Information and Digital Technologies graduates commanded the highest median starting salaries at $4,400
Source: Joint Graduate Employment Survey 2019
If you were an 18 year-old today, would you choose to do a degree course?
Cherie: I go for what I want and don’t really listen to what others say, so I might not have — especially since bowling as a career has a much longer lifespan than other sports, and one can keep at it until 50 or even 60 years of age. I tried out a lot of things while I was younger, such as different sports and music, and found bowling to be my passion: my goal has always been to win at the bowling World Championships. In fact, I was at a crossroads after graduating from Mechanical Engineering and considered pursuing further studies at Duke-NUS Medical School. Though I was accepted, I eventually still chose bowling full-time and took up the Sport Excellence Scholarship (spexScholarship) which was introduced in 2013. Though I am not usually swayed by the opinions of others, I should also stress that my parents have always been supportive of my decisions – that really helped in my pursuit.
Xeo: The more conservative parents would probably be less open to different paths, and would like their children to pursue a university education. Your family’s financial situation greatly influences the risks you take.
Aushi: My parents are not so traditional, but they still believe in the opportunities education can present. They see it as a something that empowers you – be it to get a job or create a job. They believe in the concept of learning leading to independence.
Jeffrey: My 24 year-old son is doing his degree now, but I let him choose his own path – I did not insist that he attend university, for while a university education is helpful, it is not critical. And if you are at it, maximise the learning opportunity that it affords you: do internships, go for exchanges, go out and get dirty. Frankly, this mentality should be cultivated even earlier, in secondary schools and junior colleges.
Dennis: Some people used to joke that ITE stands for “It’s The End”, but in my company, I have bosses who went to ITE, and then worked their way towards a diploma, degree and even a PhD. Yes, scholars might be put on a fast-track for promotion in some statutory boards, but after the first three to five years in your job, it is your work, attitude and passion that will carry you forward.
Cherie: The young people today are also shifting their ambitions: many want to be YouTubers – which you don’t need a degree for.
Jeffrey: Everything is tied to the bigger social mindset – what we need to address is whether the Singaporean mindset is evolving fast enough to catch up with the rest of the world.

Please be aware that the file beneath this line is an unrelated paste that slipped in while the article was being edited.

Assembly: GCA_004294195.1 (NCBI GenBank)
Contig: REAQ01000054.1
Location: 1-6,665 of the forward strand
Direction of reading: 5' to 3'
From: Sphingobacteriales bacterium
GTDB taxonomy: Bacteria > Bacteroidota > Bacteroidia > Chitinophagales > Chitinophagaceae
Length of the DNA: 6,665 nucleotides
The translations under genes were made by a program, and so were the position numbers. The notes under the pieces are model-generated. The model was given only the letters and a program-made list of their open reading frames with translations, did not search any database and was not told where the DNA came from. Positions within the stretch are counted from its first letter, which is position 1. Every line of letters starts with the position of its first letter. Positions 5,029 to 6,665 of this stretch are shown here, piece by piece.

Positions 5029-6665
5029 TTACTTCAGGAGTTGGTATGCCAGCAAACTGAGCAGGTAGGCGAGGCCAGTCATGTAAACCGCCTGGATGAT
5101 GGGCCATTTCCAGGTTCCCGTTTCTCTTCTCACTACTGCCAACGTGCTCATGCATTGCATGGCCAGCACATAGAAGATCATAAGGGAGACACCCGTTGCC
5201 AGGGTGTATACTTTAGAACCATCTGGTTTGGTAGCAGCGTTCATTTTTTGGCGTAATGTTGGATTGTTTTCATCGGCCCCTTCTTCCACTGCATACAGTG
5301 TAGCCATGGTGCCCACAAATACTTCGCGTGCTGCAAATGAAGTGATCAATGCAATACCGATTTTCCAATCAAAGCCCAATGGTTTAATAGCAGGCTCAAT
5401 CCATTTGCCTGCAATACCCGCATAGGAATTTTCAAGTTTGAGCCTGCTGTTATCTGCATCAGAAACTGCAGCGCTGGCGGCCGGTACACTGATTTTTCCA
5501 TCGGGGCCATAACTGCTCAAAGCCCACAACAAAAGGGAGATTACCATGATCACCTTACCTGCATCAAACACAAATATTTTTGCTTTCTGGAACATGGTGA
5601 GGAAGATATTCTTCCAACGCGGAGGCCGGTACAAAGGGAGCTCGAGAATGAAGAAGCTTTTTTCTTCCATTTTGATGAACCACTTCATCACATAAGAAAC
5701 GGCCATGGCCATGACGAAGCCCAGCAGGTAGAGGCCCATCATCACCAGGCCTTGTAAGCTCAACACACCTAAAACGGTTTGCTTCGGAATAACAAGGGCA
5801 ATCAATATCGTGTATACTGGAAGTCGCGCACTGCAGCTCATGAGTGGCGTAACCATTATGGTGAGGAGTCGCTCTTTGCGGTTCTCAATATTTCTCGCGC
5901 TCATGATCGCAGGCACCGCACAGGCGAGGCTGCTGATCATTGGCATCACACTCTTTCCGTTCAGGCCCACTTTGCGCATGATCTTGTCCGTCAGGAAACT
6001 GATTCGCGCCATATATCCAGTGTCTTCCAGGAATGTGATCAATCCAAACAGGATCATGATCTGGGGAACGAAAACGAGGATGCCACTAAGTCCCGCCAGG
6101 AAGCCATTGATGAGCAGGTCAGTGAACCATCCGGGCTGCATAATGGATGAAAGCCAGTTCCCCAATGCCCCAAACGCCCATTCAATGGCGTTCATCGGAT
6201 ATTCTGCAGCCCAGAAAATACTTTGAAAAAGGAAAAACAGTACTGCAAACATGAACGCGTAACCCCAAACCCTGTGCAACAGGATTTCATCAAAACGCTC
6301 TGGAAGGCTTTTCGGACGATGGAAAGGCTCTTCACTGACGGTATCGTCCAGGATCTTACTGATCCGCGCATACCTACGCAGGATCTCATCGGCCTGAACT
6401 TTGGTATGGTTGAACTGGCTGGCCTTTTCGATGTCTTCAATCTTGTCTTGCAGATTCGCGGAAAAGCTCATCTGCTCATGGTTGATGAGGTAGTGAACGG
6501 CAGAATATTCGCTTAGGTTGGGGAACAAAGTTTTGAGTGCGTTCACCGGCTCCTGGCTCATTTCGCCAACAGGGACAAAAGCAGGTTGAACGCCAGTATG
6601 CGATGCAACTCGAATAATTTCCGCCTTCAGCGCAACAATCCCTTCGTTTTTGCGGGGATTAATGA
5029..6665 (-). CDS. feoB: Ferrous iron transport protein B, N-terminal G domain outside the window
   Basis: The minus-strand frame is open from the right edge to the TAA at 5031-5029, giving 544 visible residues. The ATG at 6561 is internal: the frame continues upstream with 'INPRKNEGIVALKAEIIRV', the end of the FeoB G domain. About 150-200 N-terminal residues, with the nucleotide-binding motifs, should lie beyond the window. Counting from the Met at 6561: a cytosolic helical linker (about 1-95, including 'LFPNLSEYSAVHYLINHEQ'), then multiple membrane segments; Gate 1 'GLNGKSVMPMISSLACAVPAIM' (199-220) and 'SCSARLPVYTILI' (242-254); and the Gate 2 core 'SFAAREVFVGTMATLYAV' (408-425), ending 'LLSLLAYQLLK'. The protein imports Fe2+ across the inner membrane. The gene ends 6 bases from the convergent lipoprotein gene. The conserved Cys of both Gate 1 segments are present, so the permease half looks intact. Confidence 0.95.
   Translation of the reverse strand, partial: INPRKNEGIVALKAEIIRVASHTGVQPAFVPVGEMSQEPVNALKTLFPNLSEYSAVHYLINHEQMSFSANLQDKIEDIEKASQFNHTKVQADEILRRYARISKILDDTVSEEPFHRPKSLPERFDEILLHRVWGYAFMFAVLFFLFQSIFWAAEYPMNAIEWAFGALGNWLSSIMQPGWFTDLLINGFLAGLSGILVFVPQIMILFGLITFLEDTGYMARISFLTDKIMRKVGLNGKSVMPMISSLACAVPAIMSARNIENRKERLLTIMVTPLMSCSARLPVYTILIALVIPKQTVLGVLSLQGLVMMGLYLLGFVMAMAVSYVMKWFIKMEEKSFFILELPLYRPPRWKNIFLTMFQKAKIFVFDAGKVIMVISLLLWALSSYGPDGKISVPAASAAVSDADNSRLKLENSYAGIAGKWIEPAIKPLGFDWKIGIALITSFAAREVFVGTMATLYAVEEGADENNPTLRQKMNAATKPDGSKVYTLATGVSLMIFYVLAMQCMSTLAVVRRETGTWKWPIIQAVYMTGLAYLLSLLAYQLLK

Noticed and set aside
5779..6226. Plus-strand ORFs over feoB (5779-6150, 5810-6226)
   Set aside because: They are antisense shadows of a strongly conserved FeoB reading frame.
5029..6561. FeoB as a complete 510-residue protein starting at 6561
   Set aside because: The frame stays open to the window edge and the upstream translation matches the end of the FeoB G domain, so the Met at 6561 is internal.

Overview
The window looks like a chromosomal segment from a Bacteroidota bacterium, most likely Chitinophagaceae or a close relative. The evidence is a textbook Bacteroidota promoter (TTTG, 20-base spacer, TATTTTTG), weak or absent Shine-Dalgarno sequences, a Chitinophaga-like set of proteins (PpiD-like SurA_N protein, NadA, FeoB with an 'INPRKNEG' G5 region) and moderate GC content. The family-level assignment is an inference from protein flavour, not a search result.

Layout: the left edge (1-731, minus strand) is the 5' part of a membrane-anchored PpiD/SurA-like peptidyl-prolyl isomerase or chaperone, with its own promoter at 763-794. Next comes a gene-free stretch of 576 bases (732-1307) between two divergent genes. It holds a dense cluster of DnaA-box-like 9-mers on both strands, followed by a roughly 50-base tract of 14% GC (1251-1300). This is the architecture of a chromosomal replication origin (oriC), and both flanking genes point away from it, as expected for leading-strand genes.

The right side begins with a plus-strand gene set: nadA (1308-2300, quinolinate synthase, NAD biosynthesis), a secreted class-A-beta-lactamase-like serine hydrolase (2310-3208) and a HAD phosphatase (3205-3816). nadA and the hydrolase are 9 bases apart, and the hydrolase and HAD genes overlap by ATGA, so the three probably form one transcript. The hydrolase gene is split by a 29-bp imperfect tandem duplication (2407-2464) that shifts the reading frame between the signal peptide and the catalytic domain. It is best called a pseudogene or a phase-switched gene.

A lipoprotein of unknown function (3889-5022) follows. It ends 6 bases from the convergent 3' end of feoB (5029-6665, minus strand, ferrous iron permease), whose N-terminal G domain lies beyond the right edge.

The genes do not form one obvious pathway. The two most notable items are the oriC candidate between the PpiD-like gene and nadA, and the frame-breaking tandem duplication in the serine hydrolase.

What advice will you give to young graduates today?
Ayushi: Put yourself out there. You have to take the first step to get noticed, or even get help. And don’t be afraid to ask for mentorship or help.
Xeo: Make use of the opportunities your university presents you, and also the resources it provides – from guidance to facilities and even grants to start a business. Many big companies today were created while the founders were undergraduates, and NUS has a lot of resources that support young entrepreneurs.
Jeffrey: Cherie identified her passion and purpose, kept at it until she excelled, and then applied it to a career that the world needs, and would pay for. And this is exactly what I always emphasise: passion, purpose, and to persevere until you perform.
Dennis: Take the analogy of a supermarket: you walk in and choose which lane you want to go – which is like picking your course. You then pick up what you need for your task, be it ingredients for cooking or
tools for a DIY project – these are like the modules you choose. Your passion is the task that defines your shopping list, and if you don’t focus on it, you might get distracted and buy things that are irrelevant. When you leave the supermarket with the goods, it is up to you to use the tools to achieve your goal. You might even realise that you need other things, and return to the supermarket to pick up other items which you didn’t realise you needed earlier on. The point of this analogy is that what you get out of your university education is up to you, as is how you use it to meet your own goals.
If you’d like to join our Forum panel, do write to us at OARconnect@nus.edu.sg to express your interest and pick from our list of future discussion topics that you may want to be part of.
Text by Koh Yuen Lin. Photos by Wilson Pang